Edwin: I definitely wanted to encourage music literacy in the area. Growing up, good quality music instruction was hard to find so I wanted to help bring it to the neighborhood.

Kristi: I’ve been a part of the music studio scene for a few years now. I was managing a studio in Atlanta before I moved here, and so when we got married (about a year and a half ago) I moved out here and we kind of saw the local studio scene and decided it wasn’t really exactly what I was aiming for. It had always been my dream to open my own studio, so Edwin and I got really excited and decided we were just going to go for it. We were going to have the kind of studio that we believe in, with the certain things that are important to us. We want to be able to bring to the table with the superior type of instruction that we’d like to offer.

What role do you play in the local community?

Kristi: The first way that we make sure and attach ourselves to the community is that we make a point to hire local. We stay really active on the neighborhood Facebook pages and we want to make sure that the local community is the first to know of any openings that we have for either instructors, assistants, or whatever it is that we’re needing.

Secondly, we have sponsorships at both Paschal High School and Nolan Catholic High School. It’s important to us to be really involved with the schools, especially the extracurriculars. We also work with a really great nonprofit called Academy 4 at De Zavala Elementary. We have a Music Club for fourth graders there. It’s really common that we give gift cards to either local schools or the Fairmount library for certain auctions or things they have going on for fundraisers.

We also do gigs all the time in the local community: I play at the Winehaus across the street on Park Place every Friday. We also have all kinds of instructors playing all over the DFW weekly. As “Music Junkie Studios”, we have played for ArtsGoggle, the Cowtown Marathon, Fairmount’s Festivus, the Wine Down for the Fairmount Home Tour, we’ve been doing graduation parties and birthday parties lately.. So pretty much, any sort of way we can provide music for an event, we’ve got you covered.

What sets Music Junkie Studios apart?

Edwin: What sets Music Junkie apart for me is definitely our instructors. They are all highly educated professionals. They are musicians by trade, they aren’t just hobbyists. They really like the nuts and bolts of music. I think we all have a philosophy that when we get a student, we really want them to learn music and learn how to go create music on their own or be able to play with the ear rather than just learning song by song on TAB. That’s something you kind of see echoed throughout our philosophy.

Kristi: We definitely have a system where all of our instructors value theory. They value the nuts and bolts of things. We build students’ knowledge from the ground up- its something that we value. We want for our students to know the ins and outs of their instrument, we want for them to be able to start creating things of their own and not just always, you know, rehashing things that have been done before. We have the greatest clients that we can count on for support because- I think- when you walk in the door, you can tell the difference.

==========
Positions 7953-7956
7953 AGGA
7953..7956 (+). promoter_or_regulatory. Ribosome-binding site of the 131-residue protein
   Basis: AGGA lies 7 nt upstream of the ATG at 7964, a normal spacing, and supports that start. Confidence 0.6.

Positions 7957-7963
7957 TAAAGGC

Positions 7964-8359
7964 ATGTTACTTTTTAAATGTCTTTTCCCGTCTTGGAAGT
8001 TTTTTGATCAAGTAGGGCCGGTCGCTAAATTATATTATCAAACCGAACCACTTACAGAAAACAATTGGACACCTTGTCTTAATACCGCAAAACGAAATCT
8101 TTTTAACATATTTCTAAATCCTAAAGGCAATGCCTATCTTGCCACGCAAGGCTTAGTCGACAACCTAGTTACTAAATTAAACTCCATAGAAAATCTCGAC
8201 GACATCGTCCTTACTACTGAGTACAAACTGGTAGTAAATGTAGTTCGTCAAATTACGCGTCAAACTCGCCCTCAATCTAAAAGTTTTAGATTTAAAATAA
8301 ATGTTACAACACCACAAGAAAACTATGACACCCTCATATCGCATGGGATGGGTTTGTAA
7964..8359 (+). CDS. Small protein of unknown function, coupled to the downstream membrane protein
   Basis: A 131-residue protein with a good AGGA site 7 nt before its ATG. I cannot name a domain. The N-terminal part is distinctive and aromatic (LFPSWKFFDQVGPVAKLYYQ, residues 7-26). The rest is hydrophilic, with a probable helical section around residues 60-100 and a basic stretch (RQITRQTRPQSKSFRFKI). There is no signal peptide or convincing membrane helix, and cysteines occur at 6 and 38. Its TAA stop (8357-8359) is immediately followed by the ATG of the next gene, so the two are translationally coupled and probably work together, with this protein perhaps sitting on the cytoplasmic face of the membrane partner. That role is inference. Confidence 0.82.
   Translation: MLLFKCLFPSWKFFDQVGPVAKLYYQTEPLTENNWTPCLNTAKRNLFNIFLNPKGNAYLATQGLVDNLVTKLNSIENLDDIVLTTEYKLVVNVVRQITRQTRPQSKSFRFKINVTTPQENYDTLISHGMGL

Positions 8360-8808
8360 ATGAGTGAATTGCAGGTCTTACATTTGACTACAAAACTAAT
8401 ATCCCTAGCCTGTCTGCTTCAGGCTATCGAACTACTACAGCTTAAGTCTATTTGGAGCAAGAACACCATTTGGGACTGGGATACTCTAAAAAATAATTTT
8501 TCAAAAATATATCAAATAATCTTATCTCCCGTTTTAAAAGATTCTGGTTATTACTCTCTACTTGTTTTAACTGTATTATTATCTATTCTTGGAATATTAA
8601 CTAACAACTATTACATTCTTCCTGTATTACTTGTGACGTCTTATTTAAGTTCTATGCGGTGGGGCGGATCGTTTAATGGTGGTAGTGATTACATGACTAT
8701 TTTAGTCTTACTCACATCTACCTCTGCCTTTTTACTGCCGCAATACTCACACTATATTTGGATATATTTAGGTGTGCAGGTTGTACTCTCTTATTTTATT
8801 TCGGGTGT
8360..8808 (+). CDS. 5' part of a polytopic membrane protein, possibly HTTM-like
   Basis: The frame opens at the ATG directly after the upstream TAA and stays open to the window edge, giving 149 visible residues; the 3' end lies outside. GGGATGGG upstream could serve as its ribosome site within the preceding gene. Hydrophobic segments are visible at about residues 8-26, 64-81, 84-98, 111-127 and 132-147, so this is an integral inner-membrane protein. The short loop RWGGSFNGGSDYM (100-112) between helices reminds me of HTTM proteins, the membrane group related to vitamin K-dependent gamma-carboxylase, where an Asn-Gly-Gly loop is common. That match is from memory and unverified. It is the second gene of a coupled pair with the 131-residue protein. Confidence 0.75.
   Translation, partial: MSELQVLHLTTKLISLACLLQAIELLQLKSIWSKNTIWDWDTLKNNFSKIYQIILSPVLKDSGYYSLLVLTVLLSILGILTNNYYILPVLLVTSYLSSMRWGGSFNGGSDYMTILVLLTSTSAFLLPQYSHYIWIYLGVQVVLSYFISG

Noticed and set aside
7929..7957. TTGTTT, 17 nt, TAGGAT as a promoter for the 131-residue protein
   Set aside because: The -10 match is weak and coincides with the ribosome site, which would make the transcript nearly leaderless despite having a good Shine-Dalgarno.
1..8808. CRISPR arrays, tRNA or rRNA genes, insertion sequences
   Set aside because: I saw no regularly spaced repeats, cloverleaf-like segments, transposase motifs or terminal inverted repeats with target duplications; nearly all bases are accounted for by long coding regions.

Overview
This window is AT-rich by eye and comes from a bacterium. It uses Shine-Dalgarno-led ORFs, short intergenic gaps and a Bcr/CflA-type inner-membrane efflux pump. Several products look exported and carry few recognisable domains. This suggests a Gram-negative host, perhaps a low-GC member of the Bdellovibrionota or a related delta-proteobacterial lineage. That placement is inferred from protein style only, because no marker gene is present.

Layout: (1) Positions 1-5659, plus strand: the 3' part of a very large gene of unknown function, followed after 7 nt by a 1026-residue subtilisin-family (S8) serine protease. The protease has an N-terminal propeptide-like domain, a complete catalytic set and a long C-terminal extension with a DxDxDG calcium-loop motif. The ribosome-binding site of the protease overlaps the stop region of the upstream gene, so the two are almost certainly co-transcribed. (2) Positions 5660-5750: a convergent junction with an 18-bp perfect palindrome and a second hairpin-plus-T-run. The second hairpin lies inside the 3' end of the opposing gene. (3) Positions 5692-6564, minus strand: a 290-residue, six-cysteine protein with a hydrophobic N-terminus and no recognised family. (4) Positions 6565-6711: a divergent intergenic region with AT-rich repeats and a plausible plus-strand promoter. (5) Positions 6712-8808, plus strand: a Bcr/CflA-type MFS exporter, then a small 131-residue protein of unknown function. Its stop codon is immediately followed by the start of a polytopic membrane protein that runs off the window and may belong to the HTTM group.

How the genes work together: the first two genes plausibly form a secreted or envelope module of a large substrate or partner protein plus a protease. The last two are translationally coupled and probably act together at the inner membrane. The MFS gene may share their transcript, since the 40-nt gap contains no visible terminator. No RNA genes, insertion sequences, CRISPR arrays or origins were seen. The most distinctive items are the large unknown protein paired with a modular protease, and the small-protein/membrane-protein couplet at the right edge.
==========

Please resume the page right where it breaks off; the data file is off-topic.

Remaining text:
We’re definitely believers in “all music has merit”. We’re the kind of people that really believe that. Of course we have our own personal taste and they vary person to person- we’re definitely not all the same people here… but you’re never going to hear one of our Music Junkie instructors either insulting or putting down anyone else’s taste in music.

Our job is to help you be better at the music that you love. That is something that is very different. We don’t just teach classical music. We don’t just teach rock music. We don’t just teach any one particular thing. Our job is to love music, to encourage music, to teach music, and to embrace the music you walk in wanting to learn.

What’s it like owning your own business?

Kristi: We all really enjoy each other and respect each other, and so the aspect of being able to foster that for other people and seeing their lives be better because of it is really super rewarding. The flip side of everything, of course, is a lot goes into managing any business… but the people that we have working here under this roof with us really really make it easier. We have people that we know we can rely on, we have help when we need it, we have a really great family thats really supportive, and at the end of the day we have a lot to be proud of.

What’s your favorite part of teaching music?

Edwin: My favorite part of teaching is kind of breaking down some of the more complex theory into simpler, easy-to-understand things for the student. Like a lot of times, they get their mind blown because they think certain things are “so hard” and really they aren’t. Being able to see them kind of grow in theory and also in technique, I like just totally seeing them progress where months down the line, they are just a completely different student that can play on their own.

Kristi: My favorite part about teaching is when I can tell that my students are developing their own sense of musicianship; where they are starting to make decisions for themselves about what they want a song to sound like- what cool things we can do to songs to make it not sound like we’re singing so and so’s song, but now its something that is an extension of them. It’s their personalities put into their song. Their musicianship goes into making executive decisions. Maybe we’ll record it and maybe they’ll like the decisions that they made or maybe they will think “oh that was a bad idea. Lets try to tweak it in this way or that way.” When a student of mine really steps into making decisions about the music is one of the coolest things for me to watch.